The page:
Roger C. Altman (WSJ op-ed, June 16), a Treasury official in the Clinton administration, says he is no climatologist, but then calls for energy policies that assume catastrophic global warming from carbon dioxide emitted in fossil-fuel burning.
He doesn’t reveal his sources of information, perhaps just various “experts” quoted in the press or perhaps even Al Gore.
But Gore, in his movie and elsewhere, never asks the key question: How much of current warming is due to natural causes? And how much is really human-caused? Anthropogenic warming is simply taken for granted as part of a claimed but nonexistent “complete” scientific consensus.
The current warming trend is not unusual: Climate is always either warming or cooling, and ice is either melting or accumulating. But thermometers can’t talk and tell you the cause of climate change. This requires a comparison of the patterns of the observed warming with the best available models that incorporate both anthropogenic (greenhouse gases and aerosols) as well as natural climate forcings.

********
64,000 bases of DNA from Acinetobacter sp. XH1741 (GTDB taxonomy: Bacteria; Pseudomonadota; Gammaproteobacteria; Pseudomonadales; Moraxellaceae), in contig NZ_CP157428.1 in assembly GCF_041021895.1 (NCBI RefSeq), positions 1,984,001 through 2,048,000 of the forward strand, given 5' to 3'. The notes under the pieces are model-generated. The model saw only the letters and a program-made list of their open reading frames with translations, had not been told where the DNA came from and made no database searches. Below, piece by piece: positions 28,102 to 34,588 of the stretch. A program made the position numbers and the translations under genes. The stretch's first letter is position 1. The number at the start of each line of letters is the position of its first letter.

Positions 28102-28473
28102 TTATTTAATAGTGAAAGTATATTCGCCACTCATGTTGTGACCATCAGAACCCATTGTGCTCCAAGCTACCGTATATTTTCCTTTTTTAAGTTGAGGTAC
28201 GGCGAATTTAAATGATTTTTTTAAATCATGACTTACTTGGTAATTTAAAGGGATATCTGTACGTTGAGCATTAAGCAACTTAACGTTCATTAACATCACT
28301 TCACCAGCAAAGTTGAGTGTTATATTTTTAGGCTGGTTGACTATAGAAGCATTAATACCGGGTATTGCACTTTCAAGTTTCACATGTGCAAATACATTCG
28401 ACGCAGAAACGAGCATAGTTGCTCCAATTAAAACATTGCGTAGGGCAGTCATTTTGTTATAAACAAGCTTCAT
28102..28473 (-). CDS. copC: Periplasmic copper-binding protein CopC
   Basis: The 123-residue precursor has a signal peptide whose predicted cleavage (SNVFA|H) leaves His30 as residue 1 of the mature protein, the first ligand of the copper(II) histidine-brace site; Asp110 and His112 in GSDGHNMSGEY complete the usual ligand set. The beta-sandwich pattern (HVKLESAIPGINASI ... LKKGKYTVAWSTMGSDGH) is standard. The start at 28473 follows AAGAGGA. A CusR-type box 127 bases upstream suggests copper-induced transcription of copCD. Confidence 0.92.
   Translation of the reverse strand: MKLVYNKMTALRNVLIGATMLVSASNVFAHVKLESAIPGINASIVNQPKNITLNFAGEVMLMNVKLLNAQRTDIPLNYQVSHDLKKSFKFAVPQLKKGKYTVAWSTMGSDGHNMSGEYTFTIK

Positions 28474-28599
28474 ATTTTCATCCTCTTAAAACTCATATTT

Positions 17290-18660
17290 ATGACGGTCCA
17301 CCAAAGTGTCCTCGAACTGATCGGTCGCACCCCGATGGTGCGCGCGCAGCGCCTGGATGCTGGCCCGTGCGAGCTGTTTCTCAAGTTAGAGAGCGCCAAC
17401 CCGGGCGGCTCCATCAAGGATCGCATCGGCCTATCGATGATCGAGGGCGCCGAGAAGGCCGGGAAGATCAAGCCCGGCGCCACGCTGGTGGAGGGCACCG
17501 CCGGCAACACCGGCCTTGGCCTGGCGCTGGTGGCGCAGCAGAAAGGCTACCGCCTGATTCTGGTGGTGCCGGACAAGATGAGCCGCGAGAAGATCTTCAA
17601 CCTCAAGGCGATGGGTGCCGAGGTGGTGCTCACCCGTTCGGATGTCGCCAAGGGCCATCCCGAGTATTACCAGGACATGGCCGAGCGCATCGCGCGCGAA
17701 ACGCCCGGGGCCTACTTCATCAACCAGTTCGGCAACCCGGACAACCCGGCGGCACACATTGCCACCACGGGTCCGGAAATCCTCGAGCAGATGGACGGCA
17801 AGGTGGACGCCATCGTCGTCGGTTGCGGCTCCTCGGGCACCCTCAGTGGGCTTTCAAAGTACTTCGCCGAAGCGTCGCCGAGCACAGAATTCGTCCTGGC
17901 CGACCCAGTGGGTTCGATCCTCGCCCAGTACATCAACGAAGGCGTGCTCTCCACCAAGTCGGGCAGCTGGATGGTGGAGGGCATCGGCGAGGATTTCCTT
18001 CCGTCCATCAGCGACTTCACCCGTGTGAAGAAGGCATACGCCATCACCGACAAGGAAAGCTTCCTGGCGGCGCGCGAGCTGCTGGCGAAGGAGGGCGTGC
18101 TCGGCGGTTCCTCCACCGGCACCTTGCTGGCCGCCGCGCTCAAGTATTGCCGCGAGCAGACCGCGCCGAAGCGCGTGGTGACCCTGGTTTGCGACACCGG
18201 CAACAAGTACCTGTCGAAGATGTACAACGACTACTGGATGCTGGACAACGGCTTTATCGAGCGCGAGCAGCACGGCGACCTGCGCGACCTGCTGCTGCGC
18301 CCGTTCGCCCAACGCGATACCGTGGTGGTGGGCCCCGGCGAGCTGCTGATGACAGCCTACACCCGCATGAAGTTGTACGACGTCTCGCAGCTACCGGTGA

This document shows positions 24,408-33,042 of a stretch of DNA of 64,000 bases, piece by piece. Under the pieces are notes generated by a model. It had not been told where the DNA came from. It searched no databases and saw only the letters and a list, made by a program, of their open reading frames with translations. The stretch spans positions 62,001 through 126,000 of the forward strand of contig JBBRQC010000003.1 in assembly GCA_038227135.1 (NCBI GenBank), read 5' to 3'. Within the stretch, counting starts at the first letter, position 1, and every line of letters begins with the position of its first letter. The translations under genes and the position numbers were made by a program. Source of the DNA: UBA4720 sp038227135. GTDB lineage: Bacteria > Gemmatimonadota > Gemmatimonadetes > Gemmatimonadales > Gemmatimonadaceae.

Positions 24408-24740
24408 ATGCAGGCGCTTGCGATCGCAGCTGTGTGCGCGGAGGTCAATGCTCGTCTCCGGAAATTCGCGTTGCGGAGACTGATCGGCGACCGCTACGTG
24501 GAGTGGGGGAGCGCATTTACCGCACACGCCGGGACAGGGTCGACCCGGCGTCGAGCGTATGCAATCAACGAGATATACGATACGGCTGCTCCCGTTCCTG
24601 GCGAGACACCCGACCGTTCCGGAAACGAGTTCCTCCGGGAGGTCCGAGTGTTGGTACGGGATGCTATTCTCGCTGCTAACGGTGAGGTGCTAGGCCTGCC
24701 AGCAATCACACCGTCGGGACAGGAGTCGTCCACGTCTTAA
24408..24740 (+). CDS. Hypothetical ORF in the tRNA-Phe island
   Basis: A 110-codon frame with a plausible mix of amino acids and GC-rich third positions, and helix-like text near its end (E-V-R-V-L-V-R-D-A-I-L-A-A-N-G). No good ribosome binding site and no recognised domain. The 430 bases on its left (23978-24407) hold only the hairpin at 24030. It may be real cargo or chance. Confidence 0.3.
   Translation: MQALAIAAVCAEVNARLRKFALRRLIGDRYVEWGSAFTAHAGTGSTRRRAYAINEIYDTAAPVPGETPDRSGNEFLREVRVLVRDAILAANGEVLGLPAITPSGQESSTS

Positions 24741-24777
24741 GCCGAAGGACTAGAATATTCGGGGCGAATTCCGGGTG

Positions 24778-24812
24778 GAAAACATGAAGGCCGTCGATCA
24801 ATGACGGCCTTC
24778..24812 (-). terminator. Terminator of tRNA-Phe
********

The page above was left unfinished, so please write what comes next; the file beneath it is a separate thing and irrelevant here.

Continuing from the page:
Fortunately, the U.S. Climate Change Science Program (CCSP), funded at $2 billion annually, has done just that in its first report, published [in May] (http://www.climatescience.gov/Library/sap/sap1-1/finalreport/default.htm). It is based on the best current information on temperature trends. So how well do observations confirm the results of greenhouse models? The answer: Not at all.
The disparity between theory that predicts a climate disaster and actual data from the atmosphere is demonstrated most strikingly in the report’s Fig. 5.4G (p.111), which plots the difference between surface and troposphere trends for a collection of models (shown as a histogram) and for balloon and satellite data.
Allowing for uncertainties in the data and for imperfect models, there is only one valid conclusion from the failure of greenhouse theory to explain the observations: The human contribution to global warming appears to be quite small and natural climate factors are dominant.
This conclusion should have a crucial influence on shaping our energy future. We hope that Mr. Altman and the Bush team in Treasury will pay attention to the science before advocating drastic energy policies that would kill economic growth.
Atmospheric physicist S. Fred Singer ([email protected]) is professor emeritus of environmental sciences at the University of Virginia and former director of the U.S. Weather Satellite Service. This essay was first published as a letter to the editor of The Wall Street Journal on June 20, 2006.